06 December 2005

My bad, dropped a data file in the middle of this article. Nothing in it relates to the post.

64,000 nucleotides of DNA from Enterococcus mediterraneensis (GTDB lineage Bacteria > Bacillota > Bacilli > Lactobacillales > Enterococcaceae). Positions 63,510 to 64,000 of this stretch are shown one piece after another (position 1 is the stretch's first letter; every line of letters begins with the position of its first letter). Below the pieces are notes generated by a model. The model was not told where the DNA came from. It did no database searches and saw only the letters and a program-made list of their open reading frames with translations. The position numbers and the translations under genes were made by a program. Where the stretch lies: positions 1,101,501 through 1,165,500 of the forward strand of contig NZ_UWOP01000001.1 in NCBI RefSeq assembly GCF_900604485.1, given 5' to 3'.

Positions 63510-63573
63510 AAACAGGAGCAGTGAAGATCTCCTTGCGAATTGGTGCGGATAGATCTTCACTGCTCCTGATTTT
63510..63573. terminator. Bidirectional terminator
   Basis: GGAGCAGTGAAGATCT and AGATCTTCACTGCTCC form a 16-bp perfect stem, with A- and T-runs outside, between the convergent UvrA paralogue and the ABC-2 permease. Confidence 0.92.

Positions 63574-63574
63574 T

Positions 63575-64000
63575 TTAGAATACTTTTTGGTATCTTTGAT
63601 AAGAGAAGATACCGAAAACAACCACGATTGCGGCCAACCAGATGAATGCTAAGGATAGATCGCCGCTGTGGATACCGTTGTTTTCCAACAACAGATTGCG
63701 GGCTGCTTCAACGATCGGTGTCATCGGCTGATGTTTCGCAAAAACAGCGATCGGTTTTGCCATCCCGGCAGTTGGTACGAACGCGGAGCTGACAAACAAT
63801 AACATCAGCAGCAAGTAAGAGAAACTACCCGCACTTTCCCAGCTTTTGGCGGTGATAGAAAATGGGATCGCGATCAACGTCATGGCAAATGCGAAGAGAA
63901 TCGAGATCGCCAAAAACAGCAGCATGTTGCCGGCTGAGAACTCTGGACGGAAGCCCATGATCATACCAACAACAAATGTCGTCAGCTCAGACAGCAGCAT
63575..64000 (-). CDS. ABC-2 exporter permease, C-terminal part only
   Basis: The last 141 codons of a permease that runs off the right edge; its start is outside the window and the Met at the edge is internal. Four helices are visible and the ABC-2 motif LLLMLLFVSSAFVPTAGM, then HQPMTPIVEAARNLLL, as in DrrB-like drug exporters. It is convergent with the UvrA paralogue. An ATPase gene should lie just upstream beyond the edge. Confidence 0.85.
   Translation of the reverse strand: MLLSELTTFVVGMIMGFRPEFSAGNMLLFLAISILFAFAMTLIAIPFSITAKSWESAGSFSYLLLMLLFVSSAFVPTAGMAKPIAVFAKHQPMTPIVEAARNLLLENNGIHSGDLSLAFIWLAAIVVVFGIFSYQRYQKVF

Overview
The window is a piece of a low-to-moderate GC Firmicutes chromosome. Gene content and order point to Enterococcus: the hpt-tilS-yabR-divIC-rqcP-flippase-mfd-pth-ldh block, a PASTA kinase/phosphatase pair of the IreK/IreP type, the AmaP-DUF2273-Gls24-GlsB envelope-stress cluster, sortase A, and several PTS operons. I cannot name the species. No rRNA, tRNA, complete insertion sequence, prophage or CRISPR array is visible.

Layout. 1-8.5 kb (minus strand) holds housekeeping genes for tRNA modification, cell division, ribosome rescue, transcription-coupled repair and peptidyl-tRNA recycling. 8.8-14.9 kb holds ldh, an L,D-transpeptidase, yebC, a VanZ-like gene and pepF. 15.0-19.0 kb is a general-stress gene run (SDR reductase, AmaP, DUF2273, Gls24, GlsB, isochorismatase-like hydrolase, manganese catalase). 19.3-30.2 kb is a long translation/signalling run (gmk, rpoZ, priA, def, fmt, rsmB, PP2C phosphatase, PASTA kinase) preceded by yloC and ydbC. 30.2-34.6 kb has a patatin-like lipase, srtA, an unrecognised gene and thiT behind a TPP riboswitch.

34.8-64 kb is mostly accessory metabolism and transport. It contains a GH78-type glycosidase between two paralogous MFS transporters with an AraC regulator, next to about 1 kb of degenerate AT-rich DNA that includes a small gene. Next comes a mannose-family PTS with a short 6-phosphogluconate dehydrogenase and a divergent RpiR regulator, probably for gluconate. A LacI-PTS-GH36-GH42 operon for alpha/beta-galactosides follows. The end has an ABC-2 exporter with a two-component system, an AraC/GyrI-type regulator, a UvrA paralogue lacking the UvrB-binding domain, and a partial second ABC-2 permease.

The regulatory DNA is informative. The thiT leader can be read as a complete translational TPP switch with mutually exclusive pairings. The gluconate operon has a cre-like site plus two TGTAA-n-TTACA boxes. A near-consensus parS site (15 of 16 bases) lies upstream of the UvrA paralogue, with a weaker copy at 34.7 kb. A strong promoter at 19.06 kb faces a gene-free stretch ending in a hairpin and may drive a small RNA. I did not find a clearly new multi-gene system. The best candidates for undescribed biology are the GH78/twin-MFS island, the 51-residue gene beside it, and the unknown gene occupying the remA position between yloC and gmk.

For all that religion journalism actually has improved lately, with major publications taking a genuine and intelligent interest in the role of religion in world affairs, there’s still a genre of religion writing that’s reliably lousy, wherein reporters approach religion stories with the sensibility of an elementary school student playing “Where in the World is Carmen Sandiago?” Where will Jesus pop up this time? In a locker room? Sure! In a strip club? You betcha! Two examples from the past two days cry out for recognition: the AP’s pop-y feature on sports team prayer (republished in The Washington Times), and the Telegraph’s report on the missionizing ex-strippers (complete with hearts of gold) who call themselves “JC’s Girls.” In both instances, a whole spectrum of religion stories, lawsuits, and social issues — the constitutionality of pre-game prayer in public schools; Air Force locker room banners reading “Team Jesus”; the intimidation of Muslim players who were questioned about Al Quaeda after a pre-game recitation of Koranic verses; or, conversely, newly-Christian strippers posing for internet portraits sprawled on their beds with Bible in hand — are crammed into a single paragraph of “context” for what otherwise remains a blissfully ignorant feel good story.